The proportionality constant, αo, amounts to the thermodynamic cost of synthesizing and degrading a single morphogen molecule, which can be quantified by the number of ATPs hydrolyzed in the process. For instance, the thermodynamic cost required to translate and degrade a single Bcd protein composed of 494 amino acids is on the order of αo494×42×103 ATPs, where we assume that each peptide-bond formation requires 4 ATPs (Lynch and Marinov, 2015). In the first ∼2 hr of Drosophila embryogenesis when the anterior-posterior axis patterning takes place, ∼5 × 108 Bcd molecules are produced (Drocco et al., 2012). Thus, the cost of generating the Bcd profile is on the order of 1012 ATPs, which is a small fraction of the total energy budget of Drosophila embryogenesis (∼7 × 1016 ATPs) (Song et al., 2019). However, the energy budget of developing systems remains largely uncharacterized, and there is certainly a lack of understanding on how much of the cost can be attributed to 'housekeeping processes', as opposed to the cost of generating new spatial structures (Rodenfels et al., 2019; Song et al., 2019). The generation of each morphogen profile is an indispensable developmental process, although its thermodynamic cost is relatively small compared to the total energy budget.

(ii) The local measure of precision at position x can be quantified by the squared relative error in the positional measurement of morphogen profile (Equation 1):

(6) ϵ2(x)σx2(x)x2=(logρss(x)logx)2σρ2(x)ρ^(x)2=(λ3x2lcell)(vcelljinlcellkd)1sinh(Lλ)cosh(Lxλ)[sinh(Lxλ)]2(λ3x2lcell)(vcelljinlcellkd)1ex/λ,

where ρ^(x) represents the morphogen concentration estimated at x from a measurement. For large system size (Lλ), ϵ2(x)(λ3/x2)ex/λ. Note that the multiple measurements of ρ^(x) yield the mean concentration profile ρ^(x)=(1/N)i=1Nρ^i(x), which is equivalent to ρss(x) at steady states given in Equation 3. We use the fact that the probability distribution of the steady state concentration profile obeys the Poisson statistics (Heuett and Qian, 2006) (i.e. vcell2σρ2(x)=vcellρ^(x)=vcellρss(x)), since all the reactions in the system are of zeroth or first order. Although the present study mainly focuses on the mathematical form of the precision, ϵ2(x) is also bounded by physical constraints such as the size of the morphogen sensing machineries that bind and measure the local concentration (Tostevin et al., 2007). Experimentally determined values of the precision range from ϵ2(xb)7×10-4 for Bcd to ϵ2(xb)1.5×10-2 for Dpp, where xb(0.4-0.5)L for both systems (Gregor et al., 2007; Bollenbach et al., 2008).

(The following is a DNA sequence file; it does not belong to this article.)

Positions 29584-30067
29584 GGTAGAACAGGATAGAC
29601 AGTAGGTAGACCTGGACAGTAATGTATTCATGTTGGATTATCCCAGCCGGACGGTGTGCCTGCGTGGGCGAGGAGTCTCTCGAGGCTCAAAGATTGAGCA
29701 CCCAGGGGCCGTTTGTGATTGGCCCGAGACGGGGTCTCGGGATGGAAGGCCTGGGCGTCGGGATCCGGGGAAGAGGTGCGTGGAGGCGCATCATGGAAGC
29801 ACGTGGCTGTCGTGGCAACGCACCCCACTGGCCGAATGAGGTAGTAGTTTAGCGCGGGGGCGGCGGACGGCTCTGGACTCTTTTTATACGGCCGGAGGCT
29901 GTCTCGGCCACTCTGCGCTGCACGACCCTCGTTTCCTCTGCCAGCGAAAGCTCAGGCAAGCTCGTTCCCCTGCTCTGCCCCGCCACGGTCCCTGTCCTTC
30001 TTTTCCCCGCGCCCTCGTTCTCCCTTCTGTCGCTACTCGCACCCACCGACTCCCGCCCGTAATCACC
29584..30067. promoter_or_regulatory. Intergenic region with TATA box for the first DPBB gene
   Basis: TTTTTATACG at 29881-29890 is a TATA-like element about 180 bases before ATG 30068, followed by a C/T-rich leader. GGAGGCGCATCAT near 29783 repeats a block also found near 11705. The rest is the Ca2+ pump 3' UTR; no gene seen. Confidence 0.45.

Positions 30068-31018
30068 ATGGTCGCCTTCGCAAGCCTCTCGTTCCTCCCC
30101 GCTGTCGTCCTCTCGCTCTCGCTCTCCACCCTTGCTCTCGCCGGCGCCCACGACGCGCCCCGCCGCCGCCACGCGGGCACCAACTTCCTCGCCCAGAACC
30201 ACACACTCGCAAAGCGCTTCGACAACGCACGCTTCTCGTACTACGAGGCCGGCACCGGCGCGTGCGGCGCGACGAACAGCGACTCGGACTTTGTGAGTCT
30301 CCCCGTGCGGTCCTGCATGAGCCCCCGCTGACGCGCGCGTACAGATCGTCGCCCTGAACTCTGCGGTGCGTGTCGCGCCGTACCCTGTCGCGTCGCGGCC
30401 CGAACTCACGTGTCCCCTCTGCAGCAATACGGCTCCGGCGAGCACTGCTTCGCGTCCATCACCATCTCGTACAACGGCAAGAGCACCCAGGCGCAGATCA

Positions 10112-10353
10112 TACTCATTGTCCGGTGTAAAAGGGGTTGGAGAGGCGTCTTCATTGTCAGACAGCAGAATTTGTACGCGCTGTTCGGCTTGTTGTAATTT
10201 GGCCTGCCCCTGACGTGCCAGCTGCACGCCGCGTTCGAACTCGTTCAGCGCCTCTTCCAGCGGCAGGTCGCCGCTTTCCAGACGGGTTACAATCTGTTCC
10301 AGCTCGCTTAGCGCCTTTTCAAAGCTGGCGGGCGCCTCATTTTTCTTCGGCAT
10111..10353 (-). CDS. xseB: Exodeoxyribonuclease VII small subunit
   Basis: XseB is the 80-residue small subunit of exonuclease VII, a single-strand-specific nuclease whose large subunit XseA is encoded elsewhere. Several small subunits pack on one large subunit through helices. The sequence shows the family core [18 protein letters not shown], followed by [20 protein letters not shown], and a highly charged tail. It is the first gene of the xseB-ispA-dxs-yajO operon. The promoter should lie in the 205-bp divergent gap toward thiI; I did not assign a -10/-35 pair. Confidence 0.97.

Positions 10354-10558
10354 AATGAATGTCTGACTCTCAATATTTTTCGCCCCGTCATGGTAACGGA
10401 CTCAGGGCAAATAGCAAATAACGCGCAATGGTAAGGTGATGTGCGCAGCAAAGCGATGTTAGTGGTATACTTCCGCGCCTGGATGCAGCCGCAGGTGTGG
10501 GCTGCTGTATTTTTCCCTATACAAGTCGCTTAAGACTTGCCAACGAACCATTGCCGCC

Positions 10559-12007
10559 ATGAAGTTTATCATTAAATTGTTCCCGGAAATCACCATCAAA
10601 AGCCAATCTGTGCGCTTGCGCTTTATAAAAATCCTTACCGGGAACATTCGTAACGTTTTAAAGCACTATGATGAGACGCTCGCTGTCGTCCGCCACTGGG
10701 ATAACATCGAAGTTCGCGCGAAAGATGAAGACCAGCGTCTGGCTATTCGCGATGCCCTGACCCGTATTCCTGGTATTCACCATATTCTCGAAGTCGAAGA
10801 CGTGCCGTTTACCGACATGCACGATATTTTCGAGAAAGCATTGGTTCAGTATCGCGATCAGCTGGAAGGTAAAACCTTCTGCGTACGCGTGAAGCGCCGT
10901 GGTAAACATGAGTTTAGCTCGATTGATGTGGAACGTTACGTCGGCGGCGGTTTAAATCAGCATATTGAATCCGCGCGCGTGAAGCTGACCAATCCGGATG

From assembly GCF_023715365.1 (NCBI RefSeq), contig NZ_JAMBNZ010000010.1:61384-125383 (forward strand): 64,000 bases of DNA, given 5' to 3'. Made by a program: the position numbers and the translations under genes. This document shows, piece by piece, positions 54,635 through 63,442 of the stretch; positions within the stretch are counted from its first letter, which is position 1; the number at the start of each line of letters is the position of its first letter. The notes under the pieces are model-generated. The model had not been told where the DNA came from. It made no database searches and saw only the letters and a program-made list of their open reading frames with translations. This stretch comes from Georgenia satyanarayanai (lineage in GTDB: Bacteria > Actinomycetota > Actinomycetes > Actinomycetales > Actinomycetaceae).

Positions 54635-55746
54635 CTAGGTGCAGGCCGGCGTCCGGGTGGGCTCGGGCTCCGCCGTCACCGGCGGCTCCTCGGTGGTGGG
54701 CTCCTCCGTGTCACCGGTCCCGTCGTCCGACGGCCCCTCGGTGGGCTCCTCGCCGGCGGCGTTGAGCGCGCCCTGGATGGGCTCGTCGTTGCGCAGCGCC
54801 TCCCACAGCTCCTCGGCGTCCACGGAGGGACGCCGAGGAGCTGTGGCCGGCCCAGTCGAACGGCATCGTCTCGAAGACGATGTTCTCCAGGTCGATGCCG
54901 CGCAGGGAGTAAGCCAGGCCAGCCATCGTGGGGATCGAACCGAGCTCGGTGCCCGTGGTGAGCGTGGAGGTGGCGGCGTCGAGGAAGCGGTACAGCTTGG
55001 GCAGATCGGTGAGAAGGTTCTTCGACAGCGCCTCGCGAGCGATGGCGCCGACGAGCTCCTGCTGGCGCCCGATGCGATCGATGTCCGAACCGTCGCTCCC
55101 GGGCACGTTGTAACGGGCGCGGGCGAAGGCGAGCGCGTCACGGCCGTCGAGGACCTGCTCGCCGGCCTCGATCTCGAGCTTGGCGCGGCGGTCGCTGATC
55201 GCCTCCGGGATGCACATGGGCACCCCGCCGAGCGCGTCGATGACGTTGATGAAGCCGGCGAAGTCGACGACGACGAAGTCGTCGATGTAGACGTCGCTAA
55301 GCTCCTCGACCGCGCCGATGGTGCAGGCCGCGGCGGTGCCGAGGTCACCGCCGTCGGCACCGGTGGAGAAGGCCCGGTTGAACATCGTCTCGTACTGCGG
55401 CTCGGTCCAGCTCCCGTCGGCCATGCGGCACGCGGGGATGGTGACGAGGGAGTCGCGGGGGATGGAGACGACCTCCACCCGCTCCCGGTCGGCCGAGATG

There is a trade-off between 𝒞(x) and ϵ2(x). If nm is the number of morphogen molecules produced for a certain time duration then 𝒞(x)nm and σρ2(x)/ρ^(x)21/nm, the latter of which simply arises from the central limit theorem, or can be rationalized based on the Berg-Purcell result (δρ^/ρ^1/Daρ^τ) (Berg and Purcell, 1977) where a is the radius of the volume in which a receptor detects the morphogen and τ is the detection time. Increasing the overall morphogen content reduces the morphogen profile’s positional error at the expense of a larger thermodynamic cost. In Equations 5 and 6, nm corresponds to (vcelljin/lcellkd) (the morphogen molecules produced for the time duration kd-1). The nm-independent trade-off between the cost of generating the morphogen profile and the squared relative error in the position of morphogen profile can be quantified by taking the product of the two quantities,

(7) πo(x;λ)𝒞(x;λ)×ϵ2(x;λ)πo,min(x;λ),

where the λ dependence of the trade-off product is made explicit for the discussion that follows.

We are mainly concerned with the precision at the boundary position, x=xb, where a sharp change in the downstream gene expression, g(x), is observed. The inequality in Equation 7 constrains the properties of the morphogen profile at xb, specifying either the minimal cost of generating the morphogen profile for a given positional error or the minimal error in the morphogen profile for a given thermodynamic cost (Figure 2). In other words, when the trade-off product πo(xb;λ) is close to its lower bound πo,min(xb;λ), the system is cost-effective at generating precise morphogen profiles at xb. Generally, πo,min(xb;λ) increases monotonically with xb, which signifies that boundaries farther away from the origin require the synthesis of more morphogen molecules to achieve comparable positional error (Figure 2b). For a fixed system size L and position xb, the value of the trade-off product is determined solely by the decay length, λ. By tuning λ, one can find the value of λmin that minimizes the trade-off product at x=xb, that is, πo,min(xb), such that

(8) λmin(xb)=argminλπo(xb;λ).

The optimal decay length, λmin(xb), also increases monotonically with the target boundary xb; for xb<L/2, λmin is well approximated by the linear relationship λmin(xb)0.43xb (See Equation 40 for the derivation).